Cervical Nerve Stretch Syndrome

Brief Outline of Cervical Nerve Stretch Syndrome

Cervical nerve stretch syndrome, also sometimes referred to as a burner syndrome, results from the stretching (or compression) 0f the brachial plexus a complex of nerves in the lower neck and shoulder area. The injury is common in contact sports including hockey, football, wrestling, and rugby. Sports injuries to the brachial plexus are characterised by a burning sensation that radiates down an upper extremity. Symptoms may last anywhere from two minutes to two weeks.

Anatomy and physiology

Brachial Plexus

The brachial plexus are nerves originating in the brain. They exit the cervical vertebrae, extending to peripheral structures including muscles and organs, (to which they transmit motor and sensory nerve impulses). A series of cervical nerve roots within the brachial plexus send fibres to the shoulder and trapezius muscle, the deltoid muscle and distal radius, the elbow and the fingers.

Cause of the Cervical Nerve Stretch Syndrome

Blow to the head or shoulder, especially in a football tackle. Ear to shoulder bending with rotation (compression of cervical nerves). Hyperextension of the neck.

Signs and symptoms

Severe, burning pain, radiating from the neck to the arm and/or fingers. Parasthesia or numbness, tingling, pricking, burning, or creeping sensation of the skin. Muscle weakness.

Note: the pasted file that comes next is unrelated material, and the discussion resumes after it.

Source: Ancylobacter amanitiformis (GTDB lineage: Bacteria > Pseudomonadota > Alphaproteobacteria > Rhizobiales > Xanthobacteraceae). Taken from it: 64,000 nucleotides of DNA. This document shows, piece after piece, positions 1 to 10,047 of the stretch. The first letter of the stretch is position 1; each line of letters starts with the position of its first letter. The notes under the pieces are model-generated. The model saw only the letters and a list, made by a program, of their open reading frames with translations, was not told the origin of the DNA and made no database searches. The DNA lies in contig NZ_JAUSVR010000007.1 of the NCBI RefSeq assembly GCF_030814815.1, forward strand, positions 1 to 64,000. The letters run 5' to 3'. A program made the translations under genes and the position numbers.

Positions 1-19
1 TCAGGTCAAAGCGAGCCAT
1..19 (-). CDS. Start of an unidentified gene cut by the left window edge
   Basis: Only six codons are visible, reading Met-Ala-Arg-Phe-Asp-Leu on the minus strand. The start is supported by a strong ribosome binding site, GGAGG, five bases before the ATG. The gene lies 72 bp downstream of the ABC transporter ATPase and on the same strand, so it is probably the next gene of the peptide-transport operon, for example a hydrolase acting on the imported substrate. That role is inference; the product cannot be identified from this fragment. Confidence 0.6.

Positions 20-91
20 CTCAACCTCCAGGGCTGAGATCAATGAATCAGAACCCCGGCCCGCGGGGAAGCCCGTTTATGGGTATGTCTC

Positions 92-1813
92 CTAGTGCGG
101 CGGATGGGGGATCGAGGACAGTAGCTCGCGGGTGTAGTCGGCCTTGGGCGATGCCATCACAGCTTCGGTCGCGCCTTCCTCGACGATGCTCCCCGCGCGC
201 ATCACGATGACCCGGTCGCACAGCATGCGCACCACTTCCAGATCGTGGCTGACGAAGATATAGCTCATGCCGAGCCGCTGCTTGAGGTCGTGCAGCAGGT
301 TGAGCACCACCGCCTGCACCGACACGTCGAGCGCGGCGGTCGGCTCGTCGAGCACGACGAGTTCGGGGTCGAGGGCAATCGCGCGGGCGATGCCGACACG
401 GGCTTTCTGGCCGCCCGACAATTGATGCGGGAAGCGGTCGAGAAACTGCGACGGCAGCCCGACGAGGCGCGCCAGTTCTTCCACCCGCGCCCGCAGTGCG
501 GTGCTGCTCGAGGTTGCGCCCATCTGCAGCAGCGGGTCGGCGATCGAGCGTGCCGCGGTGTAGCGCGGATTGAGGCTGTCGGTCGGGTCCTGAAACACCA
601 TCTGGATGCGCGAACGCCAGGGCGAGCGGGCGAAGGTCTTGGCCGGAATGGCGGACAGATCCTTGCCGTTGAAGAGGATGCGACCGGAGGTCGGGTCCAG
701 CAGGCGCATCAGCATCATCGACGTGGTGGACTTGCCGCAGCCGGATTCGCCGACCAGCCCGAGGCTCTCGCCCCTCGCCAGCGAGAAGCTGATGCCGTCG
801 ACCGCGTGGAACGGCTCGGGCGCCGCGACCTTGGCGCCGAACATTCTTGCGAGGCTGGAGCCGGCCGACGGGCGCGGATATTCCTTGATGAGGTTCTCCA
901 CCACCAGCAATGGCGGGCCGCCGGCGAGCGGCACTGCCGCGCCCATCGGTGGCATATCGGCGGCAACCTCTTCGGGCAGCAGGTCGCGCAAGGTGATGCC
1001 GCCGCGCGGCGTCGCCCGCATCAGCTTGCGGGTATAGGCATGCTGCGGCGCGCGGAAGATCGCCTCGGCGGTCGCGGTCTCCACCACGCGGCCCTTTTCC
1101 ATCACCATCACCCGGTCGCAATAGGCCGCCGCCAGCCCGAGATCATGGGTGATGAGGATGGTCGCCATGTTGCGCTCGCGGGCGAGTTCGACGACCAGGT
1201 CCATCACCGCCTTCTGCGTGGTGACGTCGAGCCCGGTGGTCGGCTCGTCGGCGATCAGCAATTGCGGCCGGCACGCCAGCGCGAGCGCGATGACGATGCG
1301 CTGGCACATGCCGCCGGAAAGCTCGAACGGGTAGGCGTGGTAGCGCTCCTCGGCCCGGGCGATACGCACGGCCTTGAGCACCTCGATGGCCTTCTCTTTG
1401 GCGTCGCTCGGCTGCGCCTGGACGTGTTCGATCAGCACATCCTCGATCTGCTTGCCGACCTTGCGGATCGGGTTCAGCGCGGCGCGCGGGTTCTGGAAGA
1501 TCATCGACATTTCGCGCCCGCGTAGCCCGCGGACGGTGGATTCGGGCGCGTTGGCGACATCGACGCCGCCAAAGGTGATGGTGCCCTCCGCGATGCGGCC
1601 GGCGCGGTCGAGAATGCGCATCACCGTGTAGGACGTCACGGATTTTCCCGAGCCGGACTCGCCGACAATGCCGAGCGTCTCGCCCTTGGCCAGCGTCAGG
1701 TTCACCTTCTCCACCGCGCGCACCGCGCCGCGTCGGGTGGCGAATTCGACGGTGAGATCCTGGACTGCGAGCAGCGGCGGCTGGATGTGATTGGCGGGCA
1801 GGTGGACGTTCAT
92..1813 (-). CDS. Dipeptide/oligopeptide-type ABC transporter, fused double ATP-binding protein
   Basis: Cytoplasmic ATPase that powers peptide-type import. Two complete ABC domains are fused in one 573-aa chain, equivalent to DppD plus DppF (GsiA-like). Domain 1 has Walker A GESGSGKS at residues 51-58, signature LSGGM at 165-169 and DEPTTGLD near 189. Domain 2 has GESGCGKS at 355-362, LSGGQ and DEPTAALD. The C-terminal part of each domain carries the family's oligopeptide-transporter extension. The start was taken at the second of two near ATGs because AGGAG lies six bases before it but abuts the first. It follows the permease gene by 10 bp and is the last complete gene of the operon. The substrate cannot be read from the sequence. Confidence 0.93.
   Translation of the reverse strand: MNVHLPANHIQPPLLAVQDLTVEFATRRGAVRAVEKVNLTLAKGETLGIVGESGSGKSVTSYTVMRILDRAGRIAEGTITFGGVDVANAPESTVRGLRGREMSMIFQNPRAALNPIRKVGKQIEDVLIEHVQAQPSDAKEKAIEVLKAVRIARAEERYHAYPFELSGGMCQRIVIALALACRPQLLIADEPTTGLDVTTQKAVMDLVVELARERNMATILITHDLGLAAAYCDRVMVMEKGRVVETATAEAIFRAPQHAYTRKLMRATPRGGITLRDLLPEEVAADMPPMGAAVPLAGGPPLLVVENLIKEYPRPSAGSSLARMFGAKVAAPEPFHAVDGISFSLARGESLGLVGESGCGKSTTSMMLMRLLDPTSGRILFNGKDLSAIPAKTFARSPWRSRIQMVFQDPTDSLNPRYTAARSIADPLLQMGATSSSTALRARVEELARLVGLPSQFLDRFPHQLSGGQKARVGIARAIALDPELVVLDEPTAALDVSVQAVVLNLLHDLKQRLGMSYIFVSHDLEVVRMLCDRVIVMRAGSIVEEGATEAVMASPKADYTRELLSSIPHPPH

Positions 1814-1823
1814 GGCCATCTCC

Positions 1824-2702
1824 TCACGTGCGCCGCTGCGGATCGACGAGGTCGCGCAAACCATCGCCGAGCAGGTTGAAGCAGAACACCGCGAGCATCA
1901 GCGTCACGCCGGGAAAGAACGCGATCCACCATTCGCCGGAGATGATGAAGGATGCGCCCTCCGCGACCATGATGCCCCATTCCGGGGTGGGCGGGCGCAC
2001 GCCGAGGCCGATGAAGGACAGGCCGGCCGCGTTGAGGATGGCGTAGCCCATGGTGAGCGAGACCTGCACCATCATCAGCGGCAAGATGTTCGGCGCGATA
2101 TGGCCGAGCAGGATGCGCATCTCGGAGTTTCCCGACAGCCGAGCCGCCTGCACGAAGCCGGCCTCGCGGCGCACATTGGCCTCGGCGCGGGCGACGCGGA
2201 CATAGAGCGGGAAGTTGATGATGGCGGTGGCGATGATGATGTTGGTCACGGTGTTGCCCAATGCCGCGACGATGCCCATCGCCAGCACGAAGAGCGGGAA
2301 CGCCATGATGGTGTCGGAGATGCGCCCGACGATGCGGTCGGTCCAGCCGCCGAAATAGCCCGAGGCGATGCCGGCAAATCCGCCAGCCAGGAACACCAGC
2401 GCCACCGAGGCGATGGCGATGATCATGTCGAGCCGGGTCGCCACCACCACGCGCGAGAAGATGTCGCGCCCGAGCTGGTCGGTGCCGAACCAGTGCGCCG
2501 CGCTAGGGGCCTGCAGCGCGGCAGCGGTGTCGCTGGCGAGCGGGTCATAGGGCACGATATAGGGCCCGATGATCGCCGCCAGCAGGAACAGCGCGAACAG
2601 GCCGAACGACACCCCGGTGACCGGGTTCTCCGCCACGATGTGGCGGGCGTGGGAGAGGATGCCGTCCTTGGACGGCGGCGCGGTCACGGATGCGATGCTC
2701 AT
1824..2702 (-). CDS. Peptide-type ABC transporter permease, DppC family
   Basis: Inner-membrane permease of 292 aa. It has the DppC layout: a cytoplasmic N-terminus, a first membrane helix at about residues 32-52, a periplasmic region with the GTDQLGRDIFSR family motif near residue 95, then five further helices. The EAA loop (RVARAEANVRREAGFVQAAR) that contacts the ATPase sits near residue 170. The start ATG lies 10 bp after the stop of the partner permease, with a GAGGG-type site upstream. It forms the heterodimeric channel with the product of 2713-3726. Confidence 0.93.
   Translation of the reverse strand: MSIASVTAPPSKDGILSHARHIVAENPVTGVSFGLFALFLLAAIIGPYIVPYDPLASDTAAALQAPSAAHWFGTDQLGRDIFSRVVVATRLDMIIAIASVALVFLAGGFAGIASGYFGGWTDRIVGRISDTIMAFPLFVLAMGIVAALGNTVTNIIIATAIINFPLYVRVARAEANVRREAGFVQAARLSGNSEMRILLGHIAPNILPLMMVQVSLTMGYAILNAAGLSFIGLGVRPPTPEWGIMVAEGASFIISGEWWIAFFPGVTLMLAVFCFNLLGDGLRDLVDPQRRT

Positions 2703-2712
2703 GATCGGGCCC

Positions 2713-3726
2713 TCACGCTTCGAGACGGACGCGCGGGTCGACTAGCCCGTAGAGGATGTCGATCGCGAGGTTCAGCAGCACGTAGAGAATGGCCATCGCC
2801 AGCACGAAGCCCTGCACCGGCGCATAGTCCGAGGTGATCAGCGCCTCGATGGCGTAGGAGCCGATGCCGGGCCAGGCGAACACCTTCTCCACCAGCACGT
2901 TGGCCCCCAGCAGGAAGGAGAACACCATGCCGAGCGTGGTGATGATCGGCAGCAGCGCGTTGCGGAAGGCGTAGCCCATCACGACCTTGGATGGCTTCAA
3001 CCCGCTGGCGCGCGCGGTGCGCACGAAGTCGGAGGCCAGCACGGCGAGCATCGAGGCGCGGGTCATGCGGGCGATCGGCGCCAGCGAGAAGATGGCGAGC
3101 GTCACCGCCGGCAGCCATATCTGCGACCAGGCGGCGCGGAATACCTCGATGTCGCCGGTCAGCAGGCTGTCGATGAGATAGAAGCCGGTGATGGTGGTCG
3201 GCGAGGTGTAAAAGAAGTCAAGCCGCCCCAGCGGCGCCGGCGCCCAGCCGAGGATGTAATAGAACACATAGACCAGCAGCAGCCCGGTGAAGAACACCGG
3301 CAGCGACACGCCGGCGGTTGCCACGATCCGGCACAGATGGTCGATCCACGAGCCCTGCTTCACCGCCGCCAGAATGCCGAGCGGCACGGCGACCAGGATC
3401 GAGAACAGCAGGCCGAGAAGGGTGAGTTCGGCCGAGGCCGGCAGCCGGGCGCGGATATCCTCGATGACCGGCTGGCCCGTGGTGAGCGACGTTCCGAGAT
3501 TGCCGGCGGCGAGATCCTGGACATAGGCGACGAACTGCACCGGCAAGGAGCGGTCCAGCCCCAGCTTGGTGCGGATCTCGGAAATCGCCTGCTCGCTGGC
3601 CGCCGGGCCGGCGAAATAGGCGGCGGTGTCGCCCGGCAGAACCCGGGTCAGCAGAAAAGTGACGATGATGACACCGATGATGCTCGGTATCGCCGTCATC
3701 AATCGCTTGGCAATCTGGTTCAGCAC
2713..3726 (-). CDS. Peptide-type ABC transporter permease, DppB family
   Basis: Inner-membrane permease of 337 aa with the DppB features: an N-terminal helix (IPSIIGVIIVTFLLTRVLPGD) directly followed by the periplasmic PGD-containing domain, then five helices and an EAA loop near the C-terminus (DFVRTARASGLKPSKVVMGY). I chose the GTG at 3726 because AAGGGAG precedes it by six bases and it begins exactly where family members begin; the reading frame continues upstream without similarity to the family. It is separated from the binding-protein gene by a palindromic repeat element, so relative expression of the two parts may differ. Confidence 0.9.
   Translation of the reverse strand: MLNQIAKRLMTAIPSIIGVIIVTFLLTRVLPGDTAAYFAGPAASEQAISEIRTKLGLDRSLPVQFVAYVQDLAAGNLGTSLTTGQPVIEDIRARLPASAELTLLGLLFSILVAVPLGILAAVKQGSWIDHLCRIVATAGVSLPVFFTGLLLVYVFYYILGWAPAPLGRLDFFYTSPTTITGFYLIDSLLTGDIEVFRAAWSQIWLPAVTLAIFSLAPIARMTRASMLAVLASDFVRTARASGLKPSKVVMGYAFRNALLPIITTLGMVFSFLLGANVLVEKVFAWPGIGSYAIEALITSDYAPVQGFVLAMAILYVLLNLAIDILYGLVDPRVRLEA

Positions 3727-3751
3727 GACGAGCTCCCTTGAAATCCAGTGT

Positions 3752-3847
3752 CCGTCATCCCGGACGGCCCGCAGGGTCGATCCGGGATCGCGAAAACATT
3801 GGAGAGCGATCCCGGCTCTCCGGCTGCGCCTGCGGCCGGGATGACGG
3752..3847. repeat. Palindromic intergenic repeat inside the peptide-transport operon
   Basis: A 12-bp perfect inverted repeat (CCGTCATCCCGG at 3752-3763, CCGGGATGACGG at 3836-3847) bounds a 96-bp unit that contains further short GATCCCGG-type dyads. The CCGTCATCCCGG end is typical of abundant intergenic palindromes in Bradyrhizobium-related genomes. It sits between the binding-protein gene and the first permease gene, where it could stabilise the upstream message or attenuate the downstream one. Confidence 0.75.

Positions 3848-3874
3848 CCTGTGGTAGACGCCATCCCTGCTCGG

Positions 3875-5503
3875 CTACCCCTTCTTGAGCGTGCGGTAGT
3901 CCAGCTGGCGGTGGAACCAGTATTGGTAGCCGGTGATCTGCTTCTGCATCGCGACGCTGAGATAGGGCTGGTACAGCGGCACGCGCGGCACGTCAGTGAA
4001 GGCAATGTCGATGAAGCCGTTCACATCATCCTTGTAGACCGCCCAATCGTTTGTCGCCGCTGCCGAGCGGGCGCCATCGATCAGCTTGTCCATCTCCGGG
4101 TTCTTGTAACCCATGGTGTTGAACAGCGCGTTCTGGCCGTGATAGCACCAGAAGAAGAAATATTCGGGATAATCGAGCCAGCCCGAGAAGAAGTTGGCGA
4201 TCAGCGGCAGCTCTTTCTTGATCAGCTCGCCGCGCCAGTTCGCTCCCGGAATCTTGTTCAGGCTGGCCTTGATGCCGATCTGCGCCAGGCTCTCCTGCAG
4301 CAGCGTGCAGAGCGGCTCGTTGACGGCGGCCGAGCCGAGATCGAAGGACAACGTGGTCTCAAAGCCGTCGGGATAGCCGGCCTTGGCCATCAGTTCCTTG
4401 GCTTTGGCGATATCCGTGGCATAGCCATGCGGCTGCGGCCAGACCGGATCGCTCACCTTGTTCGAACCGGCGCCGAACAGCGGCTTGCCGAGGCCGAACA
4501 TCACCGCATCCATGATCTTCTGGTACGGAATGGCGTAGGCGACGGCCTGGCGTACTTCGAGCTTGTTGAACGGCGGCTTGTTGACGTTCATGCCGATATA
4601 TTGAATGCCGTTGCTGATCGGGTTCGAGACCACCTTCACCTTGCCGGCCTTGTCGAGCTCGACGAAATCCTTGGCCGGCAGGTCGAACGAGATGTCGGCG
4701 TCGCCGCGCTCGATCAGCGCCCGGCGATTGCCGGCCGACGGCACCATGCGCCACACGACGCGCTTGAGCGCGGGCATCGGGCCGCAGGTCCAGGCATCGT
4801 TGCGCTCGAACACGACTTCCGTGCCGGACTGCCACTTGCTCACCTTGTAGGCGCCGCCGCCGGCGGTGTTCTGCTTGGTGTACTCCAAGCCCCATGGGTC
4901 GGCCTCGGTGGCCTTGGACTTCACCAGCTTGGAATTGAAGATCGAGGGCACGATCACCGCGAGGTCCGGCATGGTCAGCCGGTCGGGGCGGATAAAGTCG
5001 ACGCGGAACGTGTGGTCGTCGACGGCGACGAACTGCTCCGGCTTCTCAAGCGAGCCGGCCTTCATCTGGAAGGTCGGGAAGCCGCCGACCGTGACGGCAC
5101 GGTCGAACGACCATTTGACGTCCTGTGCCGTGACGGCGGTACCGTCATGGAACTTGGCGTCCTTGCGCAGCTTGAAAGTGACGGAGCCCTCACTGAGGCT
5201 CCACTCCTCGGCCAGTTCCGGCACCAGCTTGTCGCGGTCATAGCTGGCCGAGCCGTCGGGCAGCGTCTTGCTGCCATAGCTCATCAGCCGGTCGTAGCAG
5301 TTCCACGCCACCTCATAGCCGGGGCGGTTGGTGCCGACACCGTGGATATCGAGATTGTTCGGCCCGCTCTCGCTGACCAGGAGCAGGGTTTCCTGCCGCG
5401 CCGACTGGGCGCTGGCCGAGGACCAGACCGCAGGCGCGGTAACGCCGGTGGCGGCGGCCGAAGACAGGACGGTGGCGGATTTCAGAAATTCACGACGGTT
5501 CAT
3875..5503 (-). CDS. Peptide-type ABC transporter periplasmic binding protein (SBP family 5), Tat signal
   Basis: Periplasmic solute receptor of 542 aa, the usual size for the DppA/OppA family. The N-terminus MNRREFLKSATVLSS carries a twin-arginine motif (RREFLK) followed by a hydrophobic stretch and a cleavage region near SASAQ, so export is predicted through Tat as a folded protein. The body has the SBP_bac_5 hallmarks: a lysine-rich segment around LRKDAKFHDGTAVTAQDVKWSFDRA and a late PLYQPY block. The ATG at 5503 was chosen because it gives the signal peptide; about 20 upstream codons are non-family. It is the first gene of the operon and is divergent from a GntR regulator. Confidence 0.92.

Complications if left unattended

Burning and stinging symptoms will persist and often worsen. Further damage to the peripheral nerves can result should the injury be ignored. Symptoms may also indicate spinal cord injury, with potentially serious complications.

Treatment for Cervical Nerve Stretch Syndrome

  • Physiotherapy
  • Oral Medications
  • Ice

Rehabilitation and prevention

Rehabilitation for cervical nerve stretch syndrome usually entails physical therapy. Following a healing phase, such therapy seeks to improve cervical range of motion and to strengthen cervical muscles, with particular attention to the muscles supporting the injured brachial plexus nerve. Proper protective gear, appropriate technique and upper-extremity strength training can help prevent the injury.

Long-term prognosis

Prognosis for the injury is generally good, though some athletes develop chronic form of the condition and a high rate of recurrence has also been noted. In rare cases, nerve injury requires microsurgery to repair nerve damage.

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